A seal, in biblical times as today, is used to guarantee security or indicate ownership. Ancient seals were often made of wax, embedded with the personalized imprint of their guarantor. The Roman authorities used such a seal to secure Jesus' tomb ( Matt 27:66 ). A signet ring was also called a seal. It was valued among Israel's booty ( Num 31:50 ).
The significance of the act of sealing is dependent on the importance of the one doing the sealing. This is why Jezebel falsely authenticated letters she wrote in Ahab's name by affixing them with his seal ( 1 Kings 21:8 ). Ahasuerus's solemn decree to annihilate the Jews ( Es 3:12 ) and then to bless them (8:8, 10) was sealed with his signet ring.
The word "seal" often is used figuratively in the Bible. The divine origin of prophet "books" solemnizes the opening of the seals with which they are securely fastened. They are opened at God's discretion, often announcing doom ( Isa 29:11-12 ; Dan 9:24 ; 12 Rev 5:1 ). Also, the Book of Job speaks of the great God who "seals off the light of the stars" ( 9:7 ). God providentially uses clouds to block out the otherwise helpful presence of stars. He also seals up transgressions, disposing of them as he wills ( Job 14:17 ; Hosea 13:12 ). The bridegroom refers to his bride as a sealed (chaste) garden spring ( So 4:12 ). Pledging fidelity, the bridegroom asks his beloved to seal him to herself on the heart and on the arm ( 8:6 ). The psalmist asks God to seal his lips to prevent sinful speech ( 141:3 ).
The New Testament continues the mostly metaphorical use of "seal." For example, Satan's ineffectiveness is secured by God's sealing of the abyss ( Rev 20:3 ). Paul sealed a generous offering collected from believers in Macedonia and Achaia by delivering it to the needy church in Jerusalem ( Rom 15:28 ). Paul described his Corinthian converts as the seal of his apostleship ( 1 Cor 9:2 ). Those who dogged him could not refute his effective ministry in transforming lives (see also 2 Cor 3:1-3 ). Testimonies to the truth are sealed to indicate the certainty of the one making the claim ( John 3:33 ). God the Father has staked such a claim on his son, rendering the words of Jesus equivalent in authority to those of the Father ( John 6:27-29 ).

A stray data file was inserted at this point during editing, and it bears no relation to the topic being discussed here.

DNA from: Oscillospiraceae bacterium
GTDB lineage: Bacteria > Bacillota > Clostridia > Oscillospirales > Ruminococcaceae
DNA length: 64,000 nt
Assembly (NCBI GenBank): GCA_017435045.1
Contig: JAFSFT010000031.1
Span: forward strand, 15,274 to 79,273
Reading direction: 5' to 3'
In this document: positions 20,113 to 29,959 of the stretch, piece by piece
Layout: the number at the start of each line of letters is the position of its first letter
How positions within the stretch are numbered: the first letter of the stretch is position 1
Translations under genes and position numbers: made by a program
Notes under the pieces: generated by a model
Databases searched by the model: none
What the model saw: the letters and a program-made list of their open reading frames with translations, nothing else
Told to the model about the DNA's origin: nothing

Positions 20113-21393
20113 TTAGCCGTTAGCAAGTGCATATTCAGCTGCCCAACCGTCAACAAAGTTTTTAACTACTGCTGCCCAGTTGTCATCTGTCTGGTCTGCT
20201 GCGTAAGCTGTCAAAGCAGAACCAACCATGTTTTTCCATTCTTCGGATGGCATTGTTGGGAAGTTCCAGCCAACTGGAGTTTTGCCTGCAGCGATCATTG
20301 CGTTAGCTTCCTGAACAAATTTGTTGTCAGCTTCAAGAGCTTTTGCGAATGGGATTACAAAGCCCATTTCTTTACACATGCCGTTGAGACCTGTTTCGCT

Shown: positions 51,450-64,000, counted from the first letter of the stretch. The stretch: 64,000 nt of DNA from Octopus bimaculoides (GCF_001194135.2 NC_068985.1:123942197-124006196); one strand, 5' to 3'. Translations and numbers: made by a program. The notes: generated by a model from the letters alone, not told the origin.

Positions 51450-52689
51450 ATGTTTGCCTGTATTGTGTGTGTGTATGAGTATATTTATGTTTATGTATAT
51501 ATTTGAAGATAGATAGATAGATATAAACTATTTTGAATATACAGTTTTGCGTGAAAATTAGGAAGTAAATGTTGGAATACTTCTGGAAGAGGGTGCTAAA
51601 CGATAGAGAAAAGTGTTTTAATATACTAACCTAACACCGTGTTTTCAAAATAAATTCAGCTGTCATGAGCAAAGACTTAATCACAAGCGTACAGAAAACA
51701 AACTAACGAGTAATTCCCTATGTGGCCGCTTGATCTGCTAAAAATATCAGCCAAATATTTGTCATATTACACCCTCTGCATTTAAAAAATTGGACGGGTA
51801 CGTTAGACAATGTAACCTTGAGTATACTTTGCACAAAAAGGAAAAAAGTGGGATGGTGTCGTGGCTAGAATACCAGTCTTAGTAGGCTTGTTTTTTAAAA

Paul described Abraham's circumcision as a seal, or guarantee, that Abraham was reckoned righteous by God ( Rom 4:11 ). By commanding this outward observance of the old covenant, God indicated how human beings could demonstrably consecrate themselves by faith to him. The covenant was bilateral in the sense that it needed to be ratified (i.e., sealed) by each individual. God takes covenant-keeping signs and vows seriously. The seal has no effect unless accompanied by faith. A God-ordained sign entered into by faith makes certain the grace that it signifies ( Rom 4:16 ). "The Lord knows those who are his" and "Everyone who confesses the name of the Lord must turn away from wickedness" ( 2 Tim 2:19 ), the insignias etched into the seal placed on "God's firm foundation, " are at the same time a blessing and a warning. The tribulation saints have a seal with God's name protecting them from judgment ( Rev 9:4 ; 14:1 ). Throughout eternity all of God's people will bear this mark of identification ( Rev 22:4 ).
The Holy Spirit seals those who trust in Christ. The Spirit's presence is God's guarantee that believers are owned by him and secure in him. Since the Holy Spirit's task is to apply Christ's work to God's people, he anoints believers "in Christ" the moment they believe ( 2 Cor 1:21-22 ; Eph 1:13 ). The Father anointed Christ with the Spirit at his baptism, the inauguration of his messianic ministry ( Luke 3:22 ; 4:18 ). Similarly, a believer's baptism marks him or her out as God's. A believer is a secure member of God's family, not because he or she is "holding on, " but because the Spirit is applying the promises about Christ. His sealing merely comprises the initial down payment that anticipates the future, full redemption of God's "marked possession" ( Eph 1:14 ; cf. 2 Cor 5:5 ). In the meantime, Paul commands Christians not to grieve the Holy Spirit in light of the coming day of redemption ( Eph 4:30 ). The Christian is marked as a "new self, " a "re-creation" of God ( Eph 4:24 ), indwelt by the Holy Spirit. His work of sealing believers, therefore, implies a moral responsibility. His name, "Holy" Spirit, is not without significance. His sealing separates the believer from the world and from his or her unholy past. It is incongruous for a sealed believer to ignore God's present sanctifying work through the Spirit resulting in practical godliness ( Eph 4:14-6:9 ).
Bradford A. Mullen
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